This societal transformation, a revolution to be sure and still ongoing, is being achieved without firing a shot.

Which brings us back to what Pope Francis actually wrote. He criticized those who “assume that economic growth, encouraged by a free market, will inevitably succeed in bringing about greater justice and inclusiveness in the world.”

Here, Francis’ discussion of the so-called “free market” is very much misplaced. For, nobody paying any level of attention can look at our current system and call it a “free market.”

The housing bubble that brought about the current recession is a case in point, where government-directed finance to achieve self-styled “affordable housing goals” found its way to millions of borrowers who it turned out could not afford the homes they were purchasing. Trillions of dollars flowed from the Government Sponsored Enterprises Fannie Mae and Freddie Mac, driving the market with little more than a printing press.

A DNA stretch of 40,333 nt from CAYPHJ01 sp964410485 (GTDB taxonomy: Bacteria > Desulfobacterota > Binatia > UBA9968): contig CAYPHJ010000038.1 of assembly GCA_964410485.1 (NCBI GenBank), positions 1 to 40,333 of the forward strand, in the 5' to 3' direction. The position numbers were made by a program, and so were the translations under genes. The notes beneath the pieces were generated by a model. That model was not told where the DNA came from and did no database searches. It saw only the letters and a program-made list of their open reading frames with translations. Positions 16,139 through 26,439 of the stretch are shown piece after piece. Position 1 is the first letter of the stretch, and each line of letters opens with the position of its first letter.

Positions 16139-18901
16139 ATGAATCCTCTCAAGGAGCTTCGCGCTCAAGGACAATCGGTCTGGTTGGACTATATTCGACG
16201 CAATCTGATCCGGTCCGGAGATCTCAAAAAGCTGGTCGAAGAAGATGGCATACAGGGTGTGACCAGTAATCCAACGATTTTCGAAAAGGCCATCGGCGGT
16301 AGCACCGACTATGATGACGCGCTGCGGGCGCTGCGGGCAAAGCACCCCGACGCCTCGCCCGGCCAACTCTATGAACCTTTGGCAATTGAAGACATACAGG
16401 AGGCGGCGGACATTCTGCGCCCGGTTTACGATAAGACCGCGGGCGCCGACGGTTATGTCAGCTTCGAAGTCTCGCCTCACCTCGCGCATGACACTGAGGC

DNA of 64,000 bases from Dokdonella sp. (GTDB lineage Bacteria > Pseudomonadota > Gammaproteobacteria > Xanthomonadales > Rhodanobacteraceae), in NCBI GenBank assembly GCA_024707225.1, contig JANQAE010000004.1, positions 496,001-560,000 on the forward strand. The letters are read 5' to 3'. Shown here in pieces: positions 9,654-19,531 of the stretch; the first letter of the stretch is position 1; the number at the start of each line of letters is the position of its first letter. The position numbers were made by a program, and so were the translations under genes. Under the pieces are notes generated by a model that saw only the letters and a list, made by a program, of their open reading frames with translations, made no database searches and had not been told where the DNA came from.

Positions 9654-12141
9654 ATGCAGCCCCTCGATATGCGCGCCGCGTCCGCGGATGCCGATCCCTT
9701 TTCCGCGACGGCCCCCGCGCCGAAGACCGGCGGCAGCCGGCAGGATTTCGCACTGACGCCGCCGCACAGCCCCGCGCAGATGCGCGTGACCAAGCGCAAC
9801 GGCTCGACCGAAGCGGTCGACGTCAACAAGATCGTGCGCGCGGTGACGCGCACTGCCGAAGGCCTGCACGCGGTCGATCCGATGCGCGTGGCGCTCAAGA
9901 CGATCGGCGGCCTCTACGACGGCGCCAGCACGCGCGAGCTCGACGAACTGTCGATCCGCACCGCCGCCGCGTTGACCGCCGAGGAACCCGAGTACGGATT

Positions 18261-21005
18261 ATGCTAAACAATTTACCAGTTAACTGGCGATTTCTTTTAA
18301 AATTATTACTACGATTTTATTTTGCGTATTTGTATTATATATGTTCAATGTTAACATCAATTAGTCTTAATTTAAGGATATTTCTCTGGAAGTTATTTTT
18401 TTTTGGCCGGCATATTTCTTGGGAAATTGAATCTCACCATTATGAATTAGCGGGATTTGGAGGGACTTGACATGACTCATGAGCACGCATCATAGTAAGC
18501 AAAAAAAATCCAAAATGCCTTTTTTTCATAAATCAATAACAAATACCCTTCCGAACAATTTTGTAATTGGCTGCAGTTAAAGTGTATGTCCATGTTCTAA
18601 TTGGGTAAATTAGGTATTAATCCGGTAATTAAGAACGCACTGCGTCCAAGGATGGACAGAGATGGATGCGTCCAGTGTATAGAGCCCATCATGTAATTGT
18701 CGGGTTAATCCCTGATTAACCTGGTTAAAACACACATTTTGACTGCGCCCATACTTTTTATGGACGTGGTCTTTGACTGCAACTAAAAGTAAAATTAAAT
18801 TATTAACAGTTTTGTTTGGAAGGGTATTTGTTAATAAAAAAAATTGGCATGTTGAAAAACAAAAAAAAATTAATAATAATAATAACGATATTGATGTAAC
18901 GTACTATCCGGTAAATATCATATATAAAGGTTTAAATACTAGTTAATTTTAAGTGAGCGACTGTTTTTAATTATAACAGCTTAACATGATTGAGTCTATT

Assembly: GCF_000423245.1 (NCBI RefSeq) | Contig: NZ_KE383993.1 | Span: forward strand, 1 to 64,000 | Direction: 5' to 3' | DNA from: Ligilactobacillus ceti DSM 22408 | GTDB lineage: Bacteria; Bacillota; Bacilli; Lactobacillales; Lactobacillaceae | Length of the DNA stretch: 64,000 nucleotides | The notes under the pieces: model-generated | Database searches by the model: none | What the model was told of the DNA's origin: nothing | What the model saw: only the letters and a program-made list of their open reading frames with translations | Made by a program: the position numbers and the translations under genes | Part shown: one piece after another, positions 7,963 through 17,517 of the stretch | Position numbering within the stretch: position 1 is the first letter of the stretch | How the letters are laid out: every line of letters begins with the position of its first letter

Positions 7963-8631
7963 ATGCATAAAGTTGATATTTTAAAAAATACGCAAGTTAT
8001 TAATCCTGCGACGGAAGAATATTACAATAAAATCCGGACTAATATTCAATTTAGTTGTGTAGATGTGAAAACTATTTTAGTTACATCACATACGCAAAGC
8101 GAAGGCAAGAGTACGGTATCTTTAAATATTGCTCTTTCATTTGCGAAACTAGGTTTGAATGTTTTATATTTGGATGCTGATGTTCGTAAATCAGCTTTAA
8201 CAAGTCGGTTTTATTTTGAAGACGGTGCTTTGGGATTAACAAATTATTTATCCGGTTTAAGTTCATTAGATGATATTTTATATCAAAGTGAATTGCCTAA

This was no “autonomy of the marketplace,” or simply “financial speculation,” as Francis described. It was an asset bubble the likes of which had never been seen in economic history, and without government-created debt — without the backing of the federal government — it would never have been possible. Never.

Francis is right that there is a “crude and naïve trust in the goodness of those wielding economic power and in the sacralized workings of the prevailing economic system,” which he called “a new tyranny.”  But Francis’ critique really should lay at the feet of the corporatists Schumpeter described, and the central planners they have long since surrendered to.